James Jennings' Prisoner of War
Terrible Fighting in Sheridan
Published in Kendall County Record, July 12, 1893
A few old soldiers who belonged to Company K, 20th Regiment Illinois Volunteer Infantry, met in Sheridan at the residence of James Jennings on Saturday, July 1, (1893) to visit and to fight over again in memory the great battles in which they were engaged in years that are gone.
Something About Our Host.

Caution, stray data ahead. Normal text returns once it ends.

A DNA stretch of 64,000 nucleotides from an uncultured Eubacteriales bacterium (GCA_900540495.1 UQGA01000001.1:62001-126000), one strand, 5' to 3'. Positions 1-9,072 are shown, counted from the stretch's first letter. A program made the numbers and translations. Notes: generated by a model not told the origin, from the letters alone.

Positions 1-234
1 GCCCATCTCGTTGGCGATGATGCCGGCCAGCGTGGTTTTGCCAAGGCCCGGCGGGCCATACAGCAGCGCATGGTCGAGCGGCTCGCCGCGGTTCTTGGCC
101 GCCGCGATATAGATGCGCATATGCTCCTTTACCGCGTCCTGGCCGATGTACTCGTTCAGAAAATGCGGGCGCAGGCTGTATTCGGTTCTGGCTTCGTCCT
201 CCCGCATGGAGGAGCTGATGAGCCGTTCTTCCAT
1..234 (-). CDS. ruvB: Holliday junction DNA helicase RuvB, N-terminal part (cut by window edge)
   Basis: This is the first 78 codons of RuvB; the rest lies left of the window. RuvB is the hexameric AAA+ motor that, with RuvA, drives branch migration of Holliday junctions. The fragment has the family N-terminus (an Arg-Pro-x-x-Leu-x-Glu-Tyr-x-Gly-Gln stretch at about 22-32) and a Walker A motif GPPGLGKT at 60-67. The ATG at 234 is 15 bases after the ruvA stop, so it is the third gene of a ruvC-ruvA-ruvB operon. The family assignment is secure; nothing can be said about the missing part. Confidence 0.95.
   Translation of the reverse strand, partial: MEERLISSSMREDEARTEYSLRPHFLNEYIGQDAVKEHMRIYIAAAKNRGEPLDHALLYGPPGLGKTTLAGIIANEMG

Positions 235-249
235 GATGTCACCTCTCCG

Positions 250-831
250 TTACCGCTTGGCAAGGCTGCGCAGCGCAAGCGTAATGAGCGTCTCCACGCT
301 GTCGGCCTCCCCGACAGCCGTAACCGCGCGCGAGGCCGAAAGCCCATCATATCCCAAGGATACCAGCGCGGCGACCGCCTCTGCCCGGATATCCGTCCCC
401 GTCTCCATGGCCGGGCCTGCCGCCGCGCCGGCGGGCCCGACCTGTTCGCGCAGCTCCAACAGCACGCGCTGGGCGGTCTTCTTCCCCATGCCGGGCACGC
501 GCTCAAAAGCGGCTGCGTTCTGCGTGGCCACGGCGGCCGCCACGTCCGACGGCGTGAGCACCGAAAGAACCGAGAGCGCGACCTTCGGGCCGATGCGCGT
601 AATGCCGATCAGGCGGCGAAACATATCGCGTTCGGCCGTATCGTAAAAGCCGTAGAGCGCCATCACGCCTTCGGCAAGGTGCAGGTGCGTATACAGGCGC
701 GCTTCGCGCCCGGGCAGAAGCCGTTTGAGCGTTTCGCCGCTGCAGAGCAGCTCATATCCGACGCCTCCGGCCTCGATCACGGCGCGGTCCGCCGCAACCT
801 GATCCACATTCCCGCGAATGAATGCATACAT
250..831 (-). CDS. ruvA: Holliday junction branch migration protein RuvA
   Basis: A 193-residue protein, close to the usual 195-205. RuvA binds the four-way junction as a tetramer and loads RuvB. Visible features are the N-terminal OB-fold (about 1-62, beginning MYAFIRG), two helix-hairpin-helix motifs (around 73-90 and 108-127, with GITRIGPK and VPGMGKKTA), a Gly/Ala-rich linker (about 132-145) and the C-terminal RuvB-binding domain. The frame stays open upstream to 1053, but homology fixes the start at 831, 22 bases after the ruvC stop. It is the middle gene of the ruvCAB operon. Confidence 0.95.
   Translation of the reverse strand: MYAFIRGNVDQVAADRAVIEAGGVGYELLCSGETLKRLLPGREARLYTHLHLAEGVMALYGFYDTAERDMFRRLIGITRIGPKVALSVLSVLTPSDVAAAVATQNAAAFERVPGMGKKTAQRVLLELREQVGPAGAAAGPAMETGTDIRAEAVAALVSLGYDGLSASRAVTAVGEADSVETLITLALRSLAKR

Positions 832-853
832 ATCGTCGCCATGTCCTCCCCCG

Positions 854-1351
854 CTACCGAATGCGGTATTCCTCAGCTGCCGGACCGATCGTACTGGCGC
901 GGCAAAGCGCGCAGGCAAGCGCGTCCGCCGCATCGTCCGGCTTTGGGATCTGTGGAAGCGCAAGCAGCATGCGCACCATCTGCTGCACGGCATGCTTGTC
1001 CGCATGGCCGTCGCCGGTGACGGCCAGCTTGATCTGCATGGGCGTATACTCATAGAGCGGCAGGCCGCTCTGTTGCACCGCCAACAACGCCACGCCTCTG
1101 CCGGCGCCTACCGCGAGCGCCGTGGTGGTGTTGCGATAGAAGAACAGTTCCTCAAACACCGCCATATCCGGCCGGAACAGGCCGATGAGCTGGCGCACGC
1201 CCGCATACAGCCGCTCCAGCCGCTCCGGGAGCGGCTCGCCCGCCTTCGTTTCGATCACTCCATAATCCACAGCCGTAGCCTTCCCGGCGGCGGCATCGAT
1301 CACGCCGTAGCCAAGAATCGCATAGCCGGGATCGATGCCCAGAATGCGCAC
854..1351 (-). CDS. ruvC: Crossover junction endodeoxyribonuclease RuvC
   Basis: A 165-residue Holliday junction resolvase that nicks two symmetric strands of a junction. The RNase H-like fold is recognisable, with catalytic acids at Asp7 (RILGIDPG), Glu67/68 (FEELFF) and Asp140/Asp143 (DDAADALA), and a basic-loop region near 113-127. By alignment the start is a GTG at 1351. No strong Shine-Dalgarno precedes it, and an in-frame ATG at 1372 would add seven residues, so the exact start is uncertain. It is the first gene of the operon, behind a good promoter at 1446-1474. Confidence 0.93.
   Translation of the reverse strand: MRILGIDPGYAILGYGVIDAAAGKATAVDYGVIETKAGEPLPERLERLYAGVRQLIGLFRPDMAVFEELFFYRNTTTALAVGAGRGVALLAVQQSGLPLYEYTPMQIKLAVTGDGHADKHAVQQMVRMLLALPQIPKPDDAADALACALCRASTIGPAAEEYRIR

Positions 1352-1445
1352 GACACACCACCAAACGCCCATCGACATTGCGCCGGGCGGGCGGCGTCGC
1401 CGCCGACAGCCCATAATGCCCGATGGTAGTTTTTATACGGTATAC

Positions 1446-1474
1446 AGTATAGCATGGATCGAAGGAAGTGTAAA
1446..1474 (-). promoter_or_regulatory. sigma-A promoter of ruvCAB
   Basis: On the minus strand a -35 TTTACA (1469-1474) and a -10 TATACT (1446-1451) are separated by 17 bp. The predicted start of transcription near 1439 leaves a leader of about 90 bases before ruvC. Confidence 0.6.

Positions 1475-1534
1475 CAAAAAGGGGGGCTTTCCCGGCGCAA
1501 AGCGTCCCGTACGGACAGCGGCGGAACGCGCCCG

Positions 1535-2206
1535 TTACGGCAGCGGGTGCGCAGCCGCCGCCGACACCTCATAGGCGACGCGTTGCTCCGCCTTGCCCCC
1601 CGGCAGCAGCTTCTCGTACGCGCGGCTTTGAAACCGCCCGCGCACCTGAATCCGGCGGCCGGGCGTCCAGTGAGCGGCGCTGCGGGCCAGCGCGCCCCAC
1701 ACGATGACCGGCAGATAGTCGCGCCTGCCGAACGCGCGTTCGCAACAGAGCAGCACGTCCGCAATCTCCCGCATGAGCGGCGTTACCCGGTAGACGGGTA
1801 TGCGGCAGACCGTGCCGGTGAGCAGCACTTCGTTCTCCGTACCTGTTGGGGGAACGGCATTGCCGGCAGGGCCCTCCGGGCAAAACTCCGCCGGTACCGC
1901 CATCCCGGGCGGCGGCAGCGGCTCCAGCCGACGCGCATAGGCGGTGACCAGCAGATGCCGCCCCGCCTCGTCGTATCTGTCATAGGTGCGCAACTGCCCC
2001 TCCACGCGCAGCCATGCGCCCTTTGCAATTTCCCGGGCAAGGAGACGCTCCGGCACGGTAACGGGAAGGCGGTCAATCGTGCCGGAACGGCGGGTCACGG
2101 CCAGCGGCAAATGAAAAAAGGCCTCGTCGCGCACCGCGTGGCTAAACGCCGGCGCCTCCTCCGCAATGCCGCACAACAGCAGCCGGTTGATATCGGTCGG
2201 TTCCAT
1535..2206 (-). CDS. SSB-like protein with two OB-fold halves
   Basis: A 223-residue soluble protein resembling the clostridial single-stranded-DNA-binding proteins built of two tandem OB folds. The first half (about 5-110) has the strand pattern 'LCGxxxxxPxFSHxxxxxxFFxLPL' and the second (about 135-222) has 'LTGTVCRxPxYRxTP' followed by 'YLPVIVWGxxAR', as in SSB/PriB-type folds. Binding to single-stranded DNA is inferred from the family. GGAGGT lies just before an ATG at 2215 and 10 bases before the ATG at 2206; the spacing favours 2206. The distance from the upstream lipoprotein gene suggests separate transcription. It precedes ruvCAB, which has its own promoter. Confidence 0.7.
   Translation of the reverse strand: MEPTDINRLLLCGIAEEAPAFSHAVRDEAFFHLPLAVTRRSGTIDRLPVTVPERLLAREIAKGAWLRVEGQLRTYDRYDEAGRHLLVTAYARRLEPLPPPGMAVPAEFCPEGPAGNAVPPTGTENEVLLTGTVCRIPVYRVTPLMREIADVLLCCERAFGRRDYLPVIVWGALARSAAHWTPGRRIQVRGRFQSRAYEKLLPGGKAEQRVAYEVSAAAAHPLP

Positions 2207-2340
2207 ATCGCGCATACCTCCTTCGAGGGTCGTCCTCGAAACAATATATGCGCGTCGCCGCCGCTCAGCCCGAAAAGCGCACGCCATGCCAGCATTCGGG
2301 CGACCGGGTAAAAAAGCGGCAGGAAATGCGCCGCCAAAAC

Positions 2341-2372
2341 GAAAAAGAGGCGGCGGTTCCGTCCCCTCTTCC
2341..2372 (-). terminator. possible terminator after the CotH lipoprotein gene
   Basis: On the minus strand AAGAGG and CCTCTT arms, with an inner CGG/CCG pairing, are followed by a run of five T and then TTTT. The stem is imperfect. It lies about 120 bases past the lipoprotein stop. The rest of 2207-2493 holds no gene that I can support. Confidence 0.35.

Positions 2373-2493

Comrade Jennings has put off the habiliments of war. He is now a man of peace. For many years he was a hard working farmer. He is still largely interested in agriculture although he now lives in town and is taking life easy. In religion he is a quasi Methodist. In politics he is a Republican, and a stalwart of the stalwarts. He will probably be in the last ditch with the good old party. He was in the army four years and three months. He was shot in the shoulder at the battle of Britton's Lane. On account of which he now draws a pension of four dollars a month. July 22, 1864, he and a number of others were captured near Atlanta and sent to Andersonville. He was a prisoner for about eight months, when he escaped and reached the Union lines near Wilmington, North Carolina. Previously he and Jerome Dann, also a Company K man, had effected an escape from Andersonville and attempted to reach the Union lines. They traveled together for about a week, mostly through the woods and by night. In the course of their journey they quarreled in regard to the direction to travel. Each was certain that he was right and that the other fellow was wrong. They were both determined and unyielding. Each had his own way. They separated. Each was sure that the other would not go far before he was captured. Within a few hours they were both captured and were sent back together under guard to the prison. Pilgrims passing through a strange country to a better land should not stop by the wayside and quarrel, but should press on with steady pace till the goal is reached. They should give each other aid, comfort, and consolation on the journey, lest they fall into the hands of the adversary.